Filed under Bag'n-telle, Design Insight, Design Inspiration


I heart bagntelle

Who doesn’t like to win prizes?! It’s time for a give-away contest!!!

To win all you have to do is “share” with your co-workers, friends, and family the “I BAG’N-TELLE” badge on your social networks. Have them go to Facebook and “like” the BAG’N-TELLE page and in the comments section of the badge post, cut & paste the following…

“I BAG’N-TELLE….thanx (tag your Facebook name)”.

The person with the most “shares” wins a brand-new copy of Little One-Yard Wonders by Rebecca Yanker & Patricia Hoskins. Remember to make certain your friends tag you so you collect points to win.

This contest ends June 30th at midnight EST. The winner will be contacted when all the “shares” are tallied.

Good luck!



 Update: The contest is closed. Regrettably there is no winner of the give-away. Better luck next time.

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5-STAR reviews….thanks everyone! Always nice to hear…,55

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Look how Much You Can Make with Just One Yard of Fabric!

The newest addition to the best-selling One-Yard Wonders series is Little One-Yard Wonders featuring 101 delightful projects for babies and kids, each using just one yard of fabric and many requiring just a few hours to complete.

It was my pleasure to be one of the contributors to this fun DIY book.

Step-by-step illustrated instructions, beautiful close-up photographs, and pattern pieces included in a bound-in envelope make it easy and fun to create all kinds of adorable items, including the Merry-Go-Round Dress, the Ruffle Romper, the Western Shirt, and the Secret Monster Overalls. From tops and caps to play mats, pillows, and plushies, this book overflows with creative clothes, accessories, toys, and furnishings for little ones from newborn to elementary-school age. Whether you’re furnishing your nursery, making new clothes for a growing child, or creating a unique gift for a baby shower, this collection has the perfect project for you.

For those of you in and around the Minneapolis/St. Paul area (or with friends and family near by), I want to let you know that the authors, Rebecca Yaker and Patricia Hoskins are having a book signing event on Saturday, June 7, 2-5pm at Crafty Planet in NE Minneapolis. Here’s a link to the Facebook event invite, please feel free to add your friends, family, and other fellow crafters!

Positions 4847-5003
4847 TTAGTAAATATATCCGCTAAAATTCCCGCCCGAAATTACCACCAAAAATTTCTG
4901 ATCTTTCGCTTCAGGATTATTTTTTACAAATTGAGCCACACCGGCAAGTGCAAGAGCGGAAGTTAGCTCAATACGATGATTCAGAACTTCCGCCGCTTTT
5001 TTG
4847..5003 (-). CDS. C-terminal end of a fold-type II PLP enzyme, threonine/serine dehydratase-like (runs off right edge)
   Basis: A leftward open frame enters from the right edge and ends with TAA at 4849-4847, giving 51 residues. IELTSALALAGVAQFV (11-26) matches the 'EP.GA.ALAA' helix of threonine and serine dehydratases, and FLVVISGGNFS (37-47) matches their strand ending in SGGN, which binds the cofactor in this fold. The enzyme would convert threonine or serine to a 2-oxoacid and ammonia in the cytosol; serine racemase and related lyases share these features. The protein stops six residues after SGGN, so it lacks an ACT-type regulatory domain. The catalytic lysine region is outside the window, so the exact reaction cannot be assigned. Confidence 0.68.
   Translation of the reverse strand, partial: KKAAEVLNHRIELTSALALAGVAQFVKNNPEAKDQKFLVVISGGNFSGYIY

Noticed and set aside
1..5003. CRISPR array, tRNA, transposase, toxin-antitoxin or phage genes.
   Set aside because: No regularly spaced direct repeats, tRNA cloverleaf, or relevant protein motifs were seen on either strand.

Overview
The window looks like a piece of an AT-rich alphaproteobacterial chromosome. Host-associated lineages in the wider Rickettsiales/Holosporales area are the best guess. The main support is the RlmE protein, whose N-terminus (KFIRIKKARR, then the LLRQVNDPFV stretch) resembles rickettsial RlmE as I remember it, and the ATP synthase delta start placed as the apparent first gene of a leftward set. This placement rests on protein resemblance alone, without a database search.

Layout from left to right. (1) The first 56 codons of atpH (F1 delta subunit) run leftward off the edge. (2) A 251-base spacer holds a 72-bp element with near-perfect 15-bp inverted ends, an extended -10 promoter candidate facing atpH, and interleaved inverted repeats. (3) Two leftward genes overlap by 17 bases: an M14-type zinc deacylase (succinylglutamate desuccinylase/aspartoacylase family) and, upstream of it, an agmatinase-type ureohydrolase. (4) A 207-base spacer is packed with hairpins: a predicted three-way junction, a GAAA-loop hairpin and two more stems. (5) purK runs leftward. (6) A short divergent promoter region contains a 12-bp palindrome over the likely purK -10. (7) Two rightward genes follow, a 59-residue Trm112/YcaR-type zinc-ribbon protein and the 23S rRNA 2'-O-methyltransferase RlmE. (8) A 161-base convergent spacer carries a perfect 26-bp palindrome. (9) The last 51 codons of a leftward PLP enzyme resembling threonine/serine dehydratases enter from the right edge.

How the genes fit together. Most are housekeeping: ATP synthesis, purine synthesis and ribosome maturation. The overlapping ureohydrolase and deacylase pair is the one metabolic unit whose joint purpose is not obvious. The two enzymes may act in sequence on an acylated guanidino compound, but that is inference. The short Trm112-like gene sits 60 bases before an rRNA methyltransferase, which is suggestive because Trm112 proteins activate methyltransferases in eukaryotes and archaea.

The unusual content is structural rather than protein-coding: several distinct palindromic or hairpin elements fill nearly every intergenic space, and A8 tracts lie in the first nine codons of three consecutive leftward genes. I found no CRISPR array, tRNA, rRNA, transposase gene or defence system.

Little One-Yard Wonders
Irresistible Clothes, Toys, and Accessories You Can Make for Babies and Kids
Rebecca Yaker, Patricia Hoskins
Storey Publishing
ISBN: 978-1-61212-124-6


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Photo: Courtesy of Craftsy

Let me present my new STORE feature.
While my sole purpose of BAG’N-TELLE is to be a creative educational design blog, I am introducing this unique page to offer many of my followers more insight and instruction to the world of design-it-yourself. It will offer an array of DIY subjects that will foster my idea of creativity and life-long learning.

My association with Craftsy, the online crafting people this past year, has been an enjoyable and rewarding one as it has provided me with another way to reach all my followers. Along the way I have meet and worked along with some great people. Colleagues like Kenneth King and Susan Khalje, fellow fashion designers, as well as other noted personalities you may know, like Richard Reinhart, baker extraordinaire and wedding photographer, Neil van Niekirk. The abundance of global talent and expertise on the Craftsy website is remarkable and so within reach through their unique teaching platform. They really get it and understand the delicate art of instruction. Best of all, you’ll learn from the pros and learn their tricks of the trade to achieving professional results, and share a love of crafting and a deep appreciation for the creative process.

Once you have enrolled, you may watch each class as many times as you want, whenever you want, your access never expires, with a 100% money-back guarantee.